A WOMAN who turned up drunk at a Deeside primary school ended up assaulting the deputy headmistress and causing damage.
Amanda Perez had turned up at the school to pick up a child but concerned staff would not allow her to do so because of her drunken condition.
Perez, 43, was taken inside at Bryn Deva Primary School in Linden Avenue, Connah’s Quay, away from other people.
But in a office she hurled a large stapler at deputy head Helen Evans which narrowly missed her right arm.
Staff left but she then went on to cause £1,000 worth of damage to a mug, a CCTV system and a laptop.
Police were called but before officers arrived, she had fallen asleep on a settee close to the main entrance.
At Flintshire Magistrates Court at Mold yesterday, Perez, now of Springfield Road, Malpas, Cheshire, admitted assault and criminal damage on July 5. She was bailed pending a pre-sentence report.
Matthew Ellis, prosecuting, said Perez was asked inside and was told staff did not believe she was in a fit state to care for a child.
The deputy head liaised with staff and social services, was advised to call the police and Perez became aggressive. She picked up a large stapler and threw it at the deputy head, narrowly missing her. That constituted the assault.
Staff left the officer door ajar and Perez pulled items off the desk tops including a mug, a CCTV monitor and a laptop.
She had blood on both her arms but she then got tired and slept on a sofa near the main school entrance.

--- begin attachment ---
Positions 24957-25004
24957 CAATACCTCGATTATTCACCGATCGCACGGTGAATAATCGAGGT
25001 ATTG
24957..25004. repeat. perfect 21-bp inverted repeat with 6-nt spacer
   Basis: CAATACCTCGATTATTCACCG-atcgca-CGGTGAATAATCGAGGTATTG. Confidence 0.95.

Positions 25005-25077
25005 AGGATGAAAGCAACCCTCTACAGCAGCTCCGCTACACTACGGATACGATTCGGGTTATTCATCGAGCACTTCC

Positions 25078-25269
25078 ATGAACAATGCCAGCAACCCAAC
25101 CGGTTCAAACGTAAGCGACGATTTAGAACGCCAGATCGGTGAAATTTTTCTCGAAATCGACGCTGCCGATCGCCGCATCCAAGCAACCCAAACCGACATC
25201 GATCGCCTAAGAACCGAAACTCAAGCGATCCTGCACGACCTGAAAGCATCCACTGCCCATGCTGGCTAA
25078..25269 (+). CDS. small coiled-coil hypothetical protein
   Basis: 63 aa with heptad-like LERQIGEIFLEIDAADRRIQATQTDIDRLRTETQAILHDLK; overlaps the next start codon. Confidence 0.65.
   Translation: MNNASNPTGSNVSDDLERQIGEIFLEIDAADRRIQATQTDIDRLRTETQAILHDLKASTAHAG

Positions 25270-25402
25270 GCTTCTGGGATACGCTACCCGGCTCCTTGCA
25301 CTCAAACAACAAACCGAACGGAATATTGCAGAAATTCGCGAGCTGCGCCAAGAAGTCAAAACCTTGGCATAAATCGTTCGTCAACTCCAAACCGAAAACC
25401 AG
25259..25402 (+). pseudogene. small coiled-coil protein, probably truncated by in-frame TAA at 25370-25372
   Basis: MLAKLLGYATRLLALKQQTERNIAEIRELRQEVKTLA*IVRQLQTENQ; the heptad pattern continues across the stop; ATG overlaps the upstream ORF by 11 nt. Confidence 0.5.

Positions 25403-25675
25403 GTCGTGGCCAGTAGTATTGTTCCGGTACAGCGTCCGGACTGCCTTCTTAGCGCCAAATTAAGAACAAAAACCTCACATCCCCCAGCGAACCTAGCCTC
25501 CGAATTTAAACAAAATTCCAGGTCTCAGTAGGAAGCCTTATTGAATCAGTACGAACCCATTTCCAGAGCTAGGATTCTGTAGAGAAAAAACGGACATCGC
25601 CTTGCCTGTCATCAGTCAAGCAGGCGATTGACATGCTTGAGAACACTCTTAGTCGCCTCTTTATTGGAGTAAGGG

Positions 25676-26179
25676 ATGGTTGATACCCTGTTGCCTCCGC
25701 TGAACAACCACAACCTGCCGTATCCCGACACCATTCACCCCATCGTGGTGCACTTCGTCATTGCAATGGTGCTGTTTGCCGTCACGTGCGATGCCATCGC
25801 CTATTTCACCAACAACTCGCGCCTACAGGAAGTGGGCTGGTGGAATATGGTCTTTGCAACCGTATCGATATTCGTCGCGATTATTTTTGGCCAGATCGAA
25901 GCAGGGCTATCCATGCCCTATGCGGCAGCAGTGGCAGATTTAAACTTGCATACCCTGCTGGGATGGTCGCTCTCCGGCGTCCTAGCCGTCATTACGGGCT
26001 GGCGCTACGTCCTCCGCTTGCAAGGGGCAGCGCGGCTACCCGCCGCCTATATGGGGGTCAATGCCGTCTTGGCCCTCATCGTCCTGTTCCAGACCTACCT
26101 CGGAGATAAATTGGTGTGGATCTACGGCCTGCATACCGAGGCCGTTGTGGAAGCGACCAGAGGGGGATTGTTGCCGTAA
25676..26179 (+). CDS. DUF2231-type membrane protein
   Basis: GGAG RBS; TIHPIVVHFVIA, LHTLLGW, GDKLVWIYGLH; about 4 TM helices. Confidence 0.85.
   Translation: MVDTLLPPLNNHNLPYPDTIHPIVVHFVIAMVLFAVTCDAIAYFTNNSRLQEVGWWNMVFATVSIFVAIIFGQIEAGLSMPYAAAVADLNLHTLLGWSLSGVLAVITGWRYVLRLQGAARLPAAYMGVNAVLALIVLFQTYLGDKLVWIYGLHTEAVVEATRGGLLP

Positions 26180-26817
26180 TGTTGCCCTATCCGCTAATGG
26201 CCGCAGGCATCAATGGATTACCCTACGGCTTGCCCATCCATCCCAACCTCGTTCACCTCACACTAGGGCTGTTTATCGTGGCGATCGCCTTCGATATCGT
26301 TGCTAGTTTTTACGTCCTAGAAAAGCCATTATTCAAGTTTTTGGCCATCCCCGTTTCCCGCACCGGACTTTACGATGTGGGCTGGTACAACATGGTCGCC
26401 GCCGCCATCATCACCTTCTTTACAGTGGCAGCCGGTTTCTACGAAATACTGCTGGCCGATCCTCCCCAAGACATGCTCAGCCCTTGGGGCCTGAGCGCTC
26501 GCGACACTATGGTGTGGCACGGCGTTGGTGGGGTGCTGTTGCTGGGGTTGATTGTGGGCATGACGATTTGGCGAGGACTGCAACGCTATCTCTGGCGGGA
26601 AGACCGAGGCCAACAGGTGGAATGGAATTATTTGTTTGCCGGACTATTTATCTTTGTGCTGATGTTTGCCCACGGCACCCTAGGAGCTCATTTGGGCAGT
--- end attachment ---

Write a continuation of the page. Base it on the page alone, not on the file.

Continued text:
Police arrived, she was incoherent, but officers realised she had taken 20 tablets and some wine and she was taken to hospital.
Interviewed later, she told how she was a recovering alcoholic and was on medication for that and for depression.
Things had been getting on top of her and the previous day she had taken tablets and then on the afternoon of the incident drank a half bottle of wine. She did not recall throwing the item at the deputy head or causing the damage.
Brian Cross, defending, said Perez had mental health issues. She had been hospitalised at one stage but had spent a considerable period out in the community.
She had been referred to various agencies for help and suffered from severe depression.
There had been no intention whatsoever to commit the offences. But in view of her self-induced alcoholic state and the taking of the tablets, she had pleaded guilty on the basis that she accepted that she had done what was alleged.
“Everything got on top of her. She felt that she was heading for a break-down,” Mr Cross said.
Magistrates bailed her not to enter the school in the meantime.
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